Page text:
In season three of the delightful Please Like Me, Josh, the show’s lovably aggravating main character, is lying in bed with Arnold, his boyfriend who suffers from a pretty severe anxiety disorder. Josh asks Arnold, “What can I do to make today less shit for you?” Arnold says, “Love me.” Josh replies, “Okay, done. Nailed it.” And I’m gone. I feel a warmth wash over me and at some point in my day I’ll remind myself how important it can be to ask someone you love, someone you love who suffers, what you can do to make things easier. It’s a simple, not pushy wisdom that feels right to give and to receive from the world.

Please Like Me (Image via ABC2)

But why and how do I get to a point where I feel like what is being said on TV is wise, and a form of therapy? In Emily Nussbaum’s recent essay on Lady Dynamite she writes, “As with HBO’s Enlightened, Lady Dynamite is a show that frequently satirizes New Age and therapy speak but that nonetheless has faith in their bedrock ideals.” Both series begin with a mental collapse, one grand episode of lack of control that the characters spend an entire season and, in the case of Enlightened, series, trying—with varied levels of success—to move past. Both Amy Jellicoe and Maria Bamford are entirely earnest, fundamentally absorbed by hopes for a happy and stable future, and spend their time espousing the kind of rhetoric that’s continuously becoming less and less stigmatized in our day to day. Essentially, the therapy-speak Nussbaum alludes to in Lady Dynamite is really just the way we’ve come to talk and think and relate. Maybe we all have faith in it.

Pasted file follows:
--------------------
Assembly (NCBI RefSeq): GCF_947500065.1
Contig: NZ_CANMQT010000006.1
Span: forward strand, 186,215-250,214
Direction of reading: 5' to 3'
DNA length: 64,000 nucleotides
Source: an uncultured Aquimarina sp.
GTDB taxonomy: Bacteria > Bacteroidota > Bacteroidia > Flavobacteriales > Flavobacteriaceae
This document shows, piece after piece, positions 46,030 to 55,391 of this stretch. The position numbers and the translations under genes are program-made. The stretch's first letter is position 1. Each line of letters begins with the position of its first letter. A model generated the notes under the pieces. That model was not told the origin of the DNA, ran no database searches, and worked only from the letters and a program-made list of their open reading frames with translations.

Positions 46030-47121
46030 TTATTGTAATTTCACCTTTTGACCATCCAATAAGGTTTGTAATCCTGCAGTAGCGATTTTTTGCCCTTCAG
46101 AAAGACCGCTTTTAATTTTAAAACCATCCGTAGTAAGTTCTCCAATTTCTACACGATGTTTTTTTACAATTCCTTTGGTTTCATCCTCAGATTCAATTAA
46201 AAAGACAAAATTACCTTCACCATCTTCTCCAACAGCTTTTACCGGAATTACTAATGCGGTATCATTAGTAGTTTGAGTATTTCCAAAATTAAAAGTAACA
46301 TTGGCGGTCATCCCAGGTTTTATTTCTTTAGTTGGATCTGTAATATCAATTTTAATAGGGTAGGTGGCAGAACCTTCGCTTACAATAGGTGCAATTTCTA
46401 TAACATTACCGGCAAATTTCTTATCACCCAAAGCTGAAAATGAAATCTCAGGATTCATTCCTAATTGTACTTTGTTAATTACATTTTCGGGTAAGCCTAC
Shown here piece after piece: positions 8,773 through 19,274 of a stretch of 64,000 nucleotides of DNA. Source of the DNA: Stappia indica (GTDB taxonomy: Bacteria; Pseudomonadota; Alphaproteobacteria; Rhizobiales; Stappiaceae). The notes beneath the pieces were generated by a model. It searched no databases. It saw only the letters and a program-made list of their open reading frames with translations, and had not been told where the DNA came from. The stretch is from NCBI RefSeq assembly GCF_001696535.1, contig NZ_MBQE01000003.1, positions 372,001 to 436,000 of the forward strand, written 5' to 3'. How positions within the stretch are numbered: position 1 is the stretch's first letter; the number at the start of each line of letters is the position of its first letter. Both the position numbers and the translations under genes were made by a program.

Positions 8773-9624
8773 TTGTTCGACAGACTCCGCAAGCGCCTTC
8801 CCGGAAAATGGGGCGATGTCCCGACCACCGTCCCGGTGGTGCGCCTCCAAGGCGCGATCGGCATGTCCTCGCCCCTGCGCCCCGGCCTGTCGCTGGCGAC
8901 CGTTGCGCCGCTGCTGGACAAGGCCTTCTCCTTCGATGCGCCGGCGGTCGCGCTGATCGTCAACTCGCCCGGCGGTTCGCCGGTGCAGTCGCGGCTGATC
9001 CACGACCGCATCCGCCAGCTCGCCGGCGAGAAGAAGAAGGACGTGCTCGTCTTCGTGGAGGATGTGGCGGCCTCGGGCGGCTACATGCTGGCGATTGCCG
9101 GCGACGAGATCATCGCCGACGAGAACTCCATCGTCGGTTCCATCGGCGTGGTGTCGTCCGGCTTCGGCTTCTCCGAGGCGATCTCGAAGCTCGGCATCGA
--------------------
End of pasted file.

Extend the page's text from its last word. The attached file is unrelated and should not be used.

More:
There’s a brutal but hilarious scene in “Bisexual Because of Meth,” Lady Dynamite’s second episode, where Maria goes on a date with a man who overshares as much as she does. She has bipolar II, is consistently anxious and uncomfortable, and is just all around pretty wacky. But she’s unapologetic and has no shame in revealing this info to her hot date. After the man guiltily confesses that he sometimes misses self-medicating with meth, Maria shares that she misses the exact opposite. “That’s not weird at all,” she reassures him after his confession, and goes into her own desire to be off her meds. “I miss the energy of mania. I may have been contemplating suicide 18 hours a day, but my baseboards were spotless.” They talk freely about the worst parts of themselves, and in this exchange they offer their own sort of reassurance for the viewer. In part, Lady Dynamite is about being kind to yourself, whether it’s by strapping a paper tray of Fritos to your adorable pug so you don’t have to move much to snack or refusing to date people who put demands on you and shame you for your quirks.